Many of you may not be aware that ARC does not actually own Jack – he was a livery at Oldfold in 2003 when we originally moved there and then we took on responsibility for him in 2006 as his owners were moving away. His owner lives down South (an adult with their own child now!) but they come and see Jack if they are ever up in Aberdeen. We have been planning for Jacks retirement for a while now – he is in his early 30s now and it’s hard to retire him at ARC as he wants to come in each day/do his job as he likes his routine so much. So, when his owners were up at the end of last year, we were chatting about his retirement, and they have now bought their own land and stables (they have another older pony there) and they said they’d like to have Jack home for retirement if we were supportive of that. We were supportive– we all love Jack to bits, but it’s also nice to see him go back to his original family and spend his last years chilling in the field and being groomed, so Jack leaves on 17th June to travel down to England. We will all miss him (as our junior members will too) but we’ve only been his “caregivers” for the last 17 years – it’s really nice to be involved in his retirement plans.


Hamish is a lovely 7 year old 16.1h.h bay Clydesdale who we bought as a 5 year old from a local centre in Inverurie who breed Clydesdales. We were looking for a Clydesdale in 2020 as we sadly lost Twiggy, our previous Clydesdale who did some amazing work with both our members and therapy riders.

The passing of Twiggy resulted in some local press interest because she was so popular, and we noted in the press that we were looking for another Clydesdale and were put in touch with Hamish. He is a brilliant example of how generous both the local and international community are – a local person (non-rider) very generously donated £1000 to the purchase of Hamish and Sally was then approached by a coach that she knew over 15 years ago, who now lives abroad – that coach wanted to fund Hamish’s new saddle and donated £1000. We think Hamish just caught everyone’s attention as he is such a big gentle guy, and it was so sad when we lost Twiggy. So having big shoes to fill, Hamish stepped up to the plate and we are all hopelessly in love with the yards Clydesdale now. He is used in adult lessons on the flat (we don’t jump him or do lots of canter work with him due to his size) and he is incredibly gentle – he has also carried very small children (5 and 6 years old) who have been really keen to get a pic on his back on their birthday or special occasion.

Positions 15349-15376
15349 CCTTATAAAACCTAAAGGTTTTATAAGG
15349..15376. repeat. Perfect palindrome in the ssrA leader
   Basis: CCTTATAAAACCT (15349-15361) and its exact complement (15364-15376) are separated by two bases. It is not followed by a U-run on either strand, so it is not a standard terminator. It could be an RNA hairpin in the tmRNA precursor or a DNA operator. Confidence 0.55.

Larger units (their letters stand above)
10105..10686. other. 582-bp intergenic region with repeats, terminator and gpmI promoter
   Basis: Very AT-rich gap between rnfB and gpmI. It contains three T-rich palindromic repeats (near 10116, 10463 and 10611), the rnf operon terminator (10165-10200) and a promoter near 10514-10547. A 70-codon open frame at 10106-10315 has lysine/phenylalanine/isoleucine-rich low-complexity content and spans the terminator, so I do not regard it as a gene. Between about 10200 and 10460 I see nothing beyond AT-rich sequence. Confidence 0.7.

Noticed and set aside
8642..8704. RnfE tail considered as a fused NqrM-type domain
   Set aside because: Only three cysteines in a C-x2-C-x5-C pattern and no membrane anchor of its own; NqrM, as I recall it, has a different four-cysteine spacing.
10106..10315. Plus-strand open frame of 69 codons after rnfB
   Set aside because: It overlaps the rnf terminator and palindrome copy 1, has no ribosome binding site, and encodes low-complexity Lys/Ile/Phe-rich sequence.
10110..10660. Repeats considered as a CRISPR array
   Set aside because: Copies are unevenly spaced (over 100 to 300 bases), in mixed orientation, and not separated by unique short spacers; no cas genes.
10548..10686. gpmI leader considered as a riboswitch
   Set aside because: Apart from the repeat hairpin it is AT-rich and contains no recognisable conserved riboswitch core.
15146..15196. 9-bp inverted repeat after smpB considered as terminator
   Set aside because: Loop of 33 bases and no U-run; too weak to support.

Hamish has to wear brushing boots all round (which look ridiculous on his big feathery legs) as he moves very close behind and brushes his legs together. He also has a 19” saddle, which is a bit of a record breaker for ARC, but it looks teeny tiny on him with his massive body. He doesn’t’ fit into normal tack or rugs, so we have to buy his rugs from “The Big Horse Shop” – they make particularly deep chested rugs for the “fuller” sized horses and his bridle had to be specially ordered as his head is somewhat larger than other horses

With size however does not come strength we have discovered – Hamish has perhaps the lowest pain threshold we have ever known in a horse! We first got wind of this when he had a skin infection on one of his legs – for most horses if treated quickly enough, this isn’t sore, and it clears up with oral drugs from that the vet will prescribe when they have assessed it. Only in Hamish’s case, he couldn’t walk – his (slightly) swollen leg was so painful for him J He also needed drugs that were injected every day rather than given as oral powders as the oral ones didn’t clear the swelling. Then there are his teeth – he is either missing a couple of adult molars all together, or they haven’t erupted yet (at the age of 7!) so he needs a lot of dental attention to keep on top of his teeth – he pairs up with Achil, seeing Alice every couple of months to make sure everything is fine.

In April, he also caused a total panic when he had a foot abscess – now abscesses are sore – no getting away from it. However, Hamish took it to extremes – he had a pulse of 70 (normally 36 – 44bpm), couldn’t walk at all and then kept throwing himself on the floor in his stable as it was too sore to stand on. This resulted in two vets at the yard at midnight discussing with us whether he had broken his pastern (pretty catastrophic) and whether we should x-ray immediately, when luckily one of the vets managed to find a bit of pus by digging at the foot. He may be the biggest, heaviest horse on the yard, but he is absolutely not the toughest! We are all a bit obsessed with that giant pink nose though and his amazing temperament!